#### Integer Math

```/// A `GeneratorType` for `DoubleStrideThrough`.
public struct DoubleStrideThroughGenerator : GeneratorType {
let start: Int
let end: Int
let stride: Int
let multiplier: Int
var iteration: Int = 0
var done: Bool = false

public init(start: Double, end: Double, stride: Double) {

// Calculate the number of places needed
// Account for zero whole or fractions
let wholes = [abs(start), abs(end), abs(stride)].map(floor)
let fracs = zip([start, end, stride], wholes).map(-)

let wholeplaces = wholes
.filter({\$0 > 0}) // drop all zeros
.map({log10(\$0)}) // count places
.map(ceil) // round up

let fracplaces = fracs
.filter({\$0 > 0.0}) // drop all zeroes
.map({log10(\$0)}) // count places
.map(abs) // flip negative log for fractions
.map(ceil) // round up

// Extend precision by 10^2
let places = 2.0
+ (wholeplaces.maxElement() ?? 0.0)
+ (fracplaces.maxElement() ?? 0.0)

// Compute floating point multiplier
let fpMultiplier = pow(10.0, places)

// Convert all values to Int
self.multiplier = lrint(fpMultiplier)
let adjusted = [start, end, stride]
.map({\$0 * fpMultiplier})
.map(lrint)
(self.start, self.end, self.stride) =
}

/// Advance to the next element and return it, or `nil` if no next
/// element exists.
public mutating func next() -> Double? {
if done {
return nil
}
let current = start + iteration * stride; iteration += 1
if stride > 0 ? current >= end : current <= end {
if current == end {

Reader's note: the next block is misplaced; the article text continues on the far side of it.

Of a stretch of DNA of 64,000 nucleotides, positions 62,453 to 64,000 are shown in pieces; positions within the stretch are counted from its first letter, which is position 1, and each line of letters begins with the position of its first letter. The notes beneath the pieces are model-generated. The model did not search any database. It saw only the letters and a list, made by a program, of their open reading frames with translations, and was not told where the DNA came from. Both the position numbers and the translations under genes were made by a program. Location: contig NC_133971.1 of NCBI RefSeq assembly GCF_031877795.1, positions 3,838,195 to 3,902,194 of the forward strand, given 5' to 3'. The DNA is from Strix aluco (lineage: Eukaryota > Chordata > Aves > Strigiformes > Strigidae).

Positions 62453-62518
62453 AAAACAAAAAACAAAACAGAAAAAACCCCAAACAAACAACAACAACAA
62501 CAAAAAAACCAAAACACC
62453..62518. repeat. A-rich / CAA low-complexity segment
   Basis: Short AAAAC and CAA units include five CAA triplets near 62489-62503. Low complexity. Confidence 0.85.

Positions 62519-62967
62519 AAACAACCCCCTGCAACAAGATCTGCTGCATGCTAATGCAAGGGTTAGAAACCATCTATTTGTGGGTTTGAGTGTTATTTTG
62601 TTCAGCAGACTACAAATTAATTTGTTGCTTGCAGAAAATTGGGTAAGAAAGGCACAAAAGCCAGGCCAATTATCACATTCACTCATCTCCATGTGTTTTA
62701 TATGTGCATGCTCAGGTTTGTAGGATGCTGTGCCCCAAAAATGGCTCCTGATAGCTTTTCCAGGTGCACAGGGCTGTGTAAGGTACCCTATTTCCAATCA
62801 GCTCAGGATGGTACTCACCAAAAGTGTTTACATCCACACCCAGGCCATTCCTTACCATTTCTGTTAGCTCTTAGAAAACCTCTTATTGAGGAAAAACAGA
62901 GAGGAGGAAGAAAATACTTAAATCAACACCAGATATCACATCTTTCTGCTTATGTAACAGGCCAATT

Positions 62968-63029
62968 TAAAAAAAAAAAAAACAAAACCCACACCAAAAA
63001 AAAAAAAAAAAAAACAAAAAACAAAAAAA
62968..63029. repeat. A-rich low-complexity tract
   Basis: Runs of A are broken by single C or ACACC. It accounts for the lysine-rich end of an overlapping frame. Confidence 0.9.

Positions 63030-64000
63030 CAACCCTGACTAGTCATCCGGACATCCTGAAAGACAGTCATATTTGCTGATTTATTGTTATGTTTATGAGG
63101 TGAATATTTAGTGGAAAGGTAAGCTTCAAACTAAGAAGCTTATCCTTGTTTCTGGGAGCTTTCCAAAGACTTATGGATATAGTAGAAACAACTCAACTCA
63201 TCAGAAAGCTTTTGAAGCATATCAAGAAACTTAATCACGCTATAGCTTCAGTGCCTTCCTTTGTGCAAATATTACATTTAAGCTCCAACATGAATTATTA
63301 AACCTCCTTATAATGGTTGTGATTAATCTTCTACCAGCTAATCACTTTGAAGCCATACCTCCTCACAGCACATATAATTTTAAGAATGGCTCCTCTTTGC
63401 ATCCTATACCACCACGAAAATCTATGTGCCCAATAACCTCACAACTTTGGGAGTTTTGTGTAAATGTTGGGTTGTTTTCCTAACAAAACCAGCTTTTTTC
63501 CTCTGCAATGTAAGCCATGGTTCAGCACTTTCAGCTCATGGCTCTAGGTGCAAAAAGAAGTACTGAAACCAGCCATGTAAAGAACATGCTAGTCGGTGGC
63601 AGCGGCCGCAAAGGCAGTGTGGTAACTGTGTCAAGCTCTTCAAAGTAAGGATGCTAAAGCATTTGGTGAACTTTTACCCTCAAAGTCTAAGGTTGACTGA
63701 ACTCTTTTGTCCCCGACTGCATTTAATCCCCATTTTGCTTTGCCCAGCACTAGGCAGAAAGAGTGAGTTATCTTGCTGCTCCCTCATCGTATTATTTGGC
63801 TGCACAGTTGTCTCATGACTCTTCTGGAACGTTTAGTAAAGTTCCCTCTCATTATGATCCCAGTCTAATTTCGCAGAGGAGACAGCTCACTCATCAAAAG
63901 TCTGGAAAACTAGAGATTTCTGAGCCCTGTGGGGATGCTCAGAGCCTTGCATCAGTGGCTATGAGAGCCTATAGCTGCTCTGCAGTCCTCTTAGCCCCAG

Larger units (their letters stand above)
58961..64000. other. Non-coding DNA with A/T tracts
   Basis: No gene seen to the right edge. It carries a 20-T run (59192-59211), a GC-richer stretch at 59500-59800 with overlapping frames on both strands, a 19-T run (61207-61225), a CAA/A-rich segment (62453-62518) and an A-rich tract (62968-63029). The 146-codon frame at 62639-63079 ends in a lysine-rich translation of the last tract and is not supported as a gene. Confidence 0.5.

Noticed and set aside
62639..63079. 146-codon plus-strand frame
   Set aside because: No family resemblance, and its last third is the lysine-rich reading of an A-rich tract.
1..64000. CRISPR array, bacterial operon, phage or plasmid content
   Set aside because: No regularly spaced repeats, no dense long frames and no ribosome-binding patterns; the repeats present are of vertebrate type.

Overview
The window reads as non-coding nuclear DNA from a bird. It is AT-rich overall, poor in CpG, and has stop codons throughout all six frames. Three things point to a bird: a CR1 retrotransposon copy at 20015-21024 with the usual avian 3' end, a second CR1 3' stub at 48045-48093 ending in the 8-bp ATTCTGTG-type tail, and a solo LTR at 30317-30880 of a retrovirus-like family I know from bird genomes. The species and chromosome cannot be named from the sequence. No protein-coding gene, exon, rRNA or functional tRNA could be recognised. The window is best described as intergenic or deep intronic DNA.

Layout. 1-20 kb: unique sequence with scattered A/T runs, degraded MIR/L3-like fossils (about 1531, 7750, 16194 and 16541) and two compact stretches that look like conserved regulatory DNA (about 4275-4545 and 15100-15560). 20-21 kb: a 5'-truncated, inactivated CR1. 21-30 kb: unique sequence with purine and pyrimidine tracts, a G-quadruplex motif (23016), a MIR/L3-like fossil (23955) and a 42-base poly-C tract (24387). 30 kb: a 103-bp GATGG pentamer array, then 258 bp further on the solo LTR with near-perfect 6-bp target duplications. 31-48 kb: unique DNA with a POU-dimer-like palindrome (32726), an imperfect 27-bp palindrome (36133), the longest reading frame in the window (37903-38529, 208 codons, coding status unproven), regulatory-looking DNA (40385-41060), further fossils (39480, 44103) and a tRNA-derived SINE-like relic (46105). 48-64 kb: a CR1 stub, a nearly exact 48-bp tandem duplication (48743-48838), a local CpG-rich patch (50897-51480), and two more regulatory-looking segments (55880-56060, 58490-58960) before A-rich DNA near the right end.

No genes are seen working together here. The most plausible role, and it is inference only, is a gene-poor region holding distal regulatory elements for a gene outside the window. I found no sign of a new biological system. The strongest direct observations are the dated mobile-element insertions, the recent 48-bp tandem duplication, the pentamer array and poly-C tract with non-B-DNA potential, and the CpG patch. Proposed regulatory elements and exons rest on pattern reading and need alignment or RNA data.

done = true
// Convert back from Int to Double
return Double(current) / Double(multiplier)
}
return nil
}

// Convert back from Int to Double
return Double(current) / Double(multiplier)
}
}```

The results with this approach are more precise, enabling errors to drop closer to zero.

```print(Array(1.0.fstride(through: 2.0, by: 0.1)))
print(Array(2.0.fstride(through: 1.0, by: -0.1)))
print(Array((-1.0).fstride(through: -2.0, by: -0.1)))

let ideal = [1.0, 1.1, 1.2, 1.3, 1.4, 1.5, 1.6, 1.7, 1.8, 1.9]
print(zip(Array(1.0.fstride(through: 2.0, by: 0.1)), ideal).map(-))

print(Array(1.0.fstride(through: 2.0, by: 0.005)))

/*
[1.0, 1.1, 1.2, 1.3, 1.4, 1.5, 1.6, 1.7, 1.8, 1.9, 2.0]
[2.0, 1.9, 1.8, 1.7, 1.6, 1.5, 1.4, 1.3, 1.2, 1.1, 1.0]
[-1.0, -1.1, -1.2, -1.3, -1.4, -1.5, -1.6, -1.7, -1.8, -1.9, -2.0]
[0.0, 0.0, 0.0, 0.0, 0.0, 0.0, 0.0, 0.0, 0.0, 0.0]
[1.0, 1.005, 1.01, 1.015, 1.02, 1.025, 1.03, 1.035, 1.04, 1.045, 1.05, 1.055, 1.06, 1.065, 1.07, 1.075, 1.08, 1.085,
1.09, 1.095, 1.1, 1.105, 1.11, 1.115, 1.12, 1.125, 1.13, 1.135, 1.14, 1.145, 1.15, 1.155, 1.16, 1.165, 1.17, 1.175,